“From the middle east perspective, the region’s airlines could lose $24 billion of passenger revenue compared to 2019. Due to the impact of the COVID-19 virus, 2020 traffic is expected to plummet by 51% compared to 2019. As air transport and travel confronts the challenges of the coming years, it is important to note that international travel will resume, tourism will again be a large contributor to GDP and employment in the travel and hospitality sector will see an upward trend. However, the skills set required in the industry will be significantly changed to adapt to the demands of new public health policies, international travel directives, and laws. Workers in this sector must begin to analyse the impact of the coronavirus on the travel and tourism industry and re-evaluate their skillsets to identify areas of opportunities for reskilling or upskilling”. Nick Harvey, Director, InterSearch Middle East.
The current public health crisis, does provide opportunities for career advancements or changes, remember that disruption also creates opportunity. It is important to take the initiative and begin to explore ways in which current skills can be applied in confronting your organisation’s challenges.
We must acknowledge new realities and understand careers that are thriving during the current public health crisis or as a result of it. Some roles have increased in value and job security in this time, they include; online sales and e-commerce, customer support, online education, digital marketing, teaching, writing, design, and coding. Middle and senior managers must evaluate and harness their current skills set and adapt these to drive changes in their organisations or to take up leadership roles in emerging growth areas. For example, the scope for workplace evolution will see an increase in demand for specialists in environmental health and safety. They will not only need to be heard but will have to devise and design ways of communicating the need for processes and actions in the workplace to management.
In the healthcare sector, artificial intelligence platforms have assisted in sending out alerts of the outbreak. Algorithms are used to help screen for those potentially affected. AI can be used by hospitals to manage their resources and speed up vaccine research processes. Drawing lessons from COVID-19 response and management, technology will play a significant role in preparedness for the next public health crisis. The use of technology such as AI are not solutions in themselves but important tools aiding professionals to perfect their response, development, and implementation of solutions to challenging situations. The importance of digital health solutions was made clear during these challenging times. There are options to bring healthcare to patients, rather than the other way round. See our previous article: Technology & Career Trends in the Life Science Industry. Devices like digital stethoscopes, portable ECG monitors, and digital otoscopes can be used at home and the results shared remotely with doctors. These eliminate doctor-patient visits whenever it’s avoidable and also help reduce the risk of cross-contamination. Such devices should become commonplace, shifting the point-of-care to the patient.
“As countries around the world went into lockdown with limited movement, people increasingly became reliant on technology for maintaining connectedness. As hospitals, healthcare centres, and surgeries deal with patients and testing for the coronavirus, the general public stayed away. Suddenly the need for face to face interaction between patients and healthcare professionals was vastly reduced. Technology became the tool for communication, data were shared and analysed between patients, laboratories, surgeries, hospitals, care homes, and pharmacies. The availability of data and the ease of collation and collaboration have been central to how health services have continued to function and evolve at this time. As the world emerges from this pandemic, there will be significantly different interactions between patients and clinical teams. Patients and caregivers will become more involved in the testing and diagnostic process. They will not only be primary sources of data but will take more active roles in the collation and dissemination of their data to relevant healthcare providers.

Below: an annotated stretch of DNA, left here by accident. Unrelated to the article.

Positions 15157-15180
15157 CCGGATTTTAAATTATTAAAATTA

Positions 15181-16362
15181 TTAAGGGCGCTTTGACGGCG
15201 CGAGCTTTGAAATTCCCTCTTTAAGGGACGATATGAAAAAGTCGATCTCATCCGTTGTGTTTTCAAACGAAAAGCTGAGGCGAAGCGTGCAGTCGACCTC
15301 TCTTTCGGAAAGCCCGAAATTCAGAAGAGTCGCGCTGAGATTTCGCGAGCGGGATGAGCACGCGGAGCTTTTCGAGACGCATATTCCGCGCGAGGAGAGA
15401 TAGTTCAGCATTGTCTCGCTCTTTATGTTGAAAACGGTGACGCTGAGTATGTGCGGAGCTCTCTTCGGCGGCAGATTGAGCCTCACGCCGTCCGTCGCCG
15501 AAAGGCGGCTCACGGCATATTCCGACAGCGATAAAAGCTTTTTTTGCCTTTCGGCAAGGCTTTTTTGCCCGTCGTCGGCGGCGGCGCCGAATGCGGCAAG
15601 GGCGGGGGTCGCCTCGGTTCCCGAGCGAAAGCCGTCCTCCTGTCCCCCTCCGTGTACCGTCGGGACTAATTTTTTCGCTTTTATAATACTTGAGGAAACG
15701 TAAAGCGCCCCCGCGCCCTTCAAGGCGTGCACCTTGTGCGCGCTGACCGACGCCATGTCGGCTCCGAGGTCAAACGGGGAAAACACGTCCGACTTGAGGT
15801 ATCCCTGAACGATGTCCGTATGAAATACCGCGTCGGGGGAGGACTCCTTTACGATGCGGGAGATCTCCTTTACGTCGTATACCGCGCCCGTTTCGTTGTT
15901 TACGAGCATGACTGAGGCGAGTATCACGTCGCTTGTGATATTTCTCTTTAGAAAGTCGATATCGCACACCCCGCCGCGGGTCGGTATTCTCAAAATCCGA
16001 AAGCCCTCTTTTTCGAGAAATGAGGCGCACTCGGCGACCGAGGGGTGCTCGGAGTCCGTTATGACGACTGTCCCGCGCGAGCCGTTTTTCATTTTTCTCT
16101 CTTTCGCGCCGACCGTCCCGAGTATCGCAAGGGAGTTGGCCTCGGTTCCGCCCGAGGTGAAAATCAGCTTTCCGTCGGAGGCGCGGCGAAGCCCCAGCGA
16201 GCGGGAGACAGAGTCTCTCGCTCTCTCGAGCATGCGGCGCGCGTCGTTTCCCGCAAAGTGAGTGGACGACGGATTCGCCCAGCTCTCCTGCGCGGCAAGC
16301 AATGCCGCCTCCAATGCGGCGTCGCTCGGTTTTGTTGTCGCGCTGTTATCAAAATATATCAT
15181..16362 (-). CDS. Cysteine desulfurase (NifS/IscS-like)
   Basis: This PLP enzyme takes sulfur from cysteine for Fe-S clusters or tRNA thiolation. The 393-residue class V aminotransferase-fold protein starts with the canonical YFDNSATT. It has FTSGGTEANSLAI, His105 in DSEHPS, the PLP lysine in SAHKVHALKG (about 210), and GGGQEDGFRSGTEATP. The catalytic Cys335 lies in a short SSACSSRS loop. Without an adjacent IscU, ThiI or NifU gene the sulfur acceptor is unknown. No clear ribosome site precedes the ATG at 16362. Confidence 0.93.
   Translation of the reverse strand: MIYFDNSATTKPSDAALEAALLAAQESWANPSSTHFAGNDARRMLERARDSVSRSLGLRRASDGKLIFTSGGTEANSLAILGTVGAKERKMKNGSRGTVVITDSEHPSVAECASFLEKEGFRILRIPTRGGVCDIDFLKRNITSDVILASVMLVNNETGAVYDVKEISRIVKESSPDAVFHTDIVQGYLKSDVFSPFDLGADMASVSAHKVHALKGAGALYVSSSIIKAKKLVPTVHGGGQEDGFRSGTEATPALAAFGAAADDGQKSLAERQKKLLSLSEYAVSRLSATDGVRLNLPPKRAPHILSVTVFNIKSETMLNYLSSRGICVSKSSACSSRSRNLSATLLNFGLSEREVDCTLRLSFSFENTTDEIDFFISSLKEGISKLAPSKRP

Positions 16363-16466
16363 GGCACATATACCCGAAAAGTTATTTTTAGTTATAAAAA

Opportunities abound in the healthcare sector. The combination of technology and healthcare has changed healthcare delivery and will continue to do so and managers in this sector have to consider this. Professionals in the ICT and healthcare sector must look at how they leverage current skillsets and explore the opportunity for further upskilling. This will create career progression opportunities in areas such as academia, hospitals, public health agencies, ICT, medical devices, social care, and consultancy among others”. Alberto Abadías, Partner at Euromanager (InterSearch Spain), Head of InterSearch Technology Global Practice.
As businesses reopen, there will be a need for in-depth analysis and auditing of how they do business and what can be done differently. Strict conditions will need to be in place to ensure employees’ safety and the safety of others. Organisations will need to ensure that COVID-19 policies and procedures and risk assessments are robust before and after the resumption of work in the workplace to safeguard the safety of workers and others visiting the premises. This will need to have cross-functional collaboration from top to bottom and vice-versa. It will be interesting to understand the section of the organisation that will be required to drive the required changes. But suffice to say that these changes must have management buy-in. Environmental Health and Safety and Human Resources will probably have a much more proactive and interactive managing employees’ health and wellbeing going forward.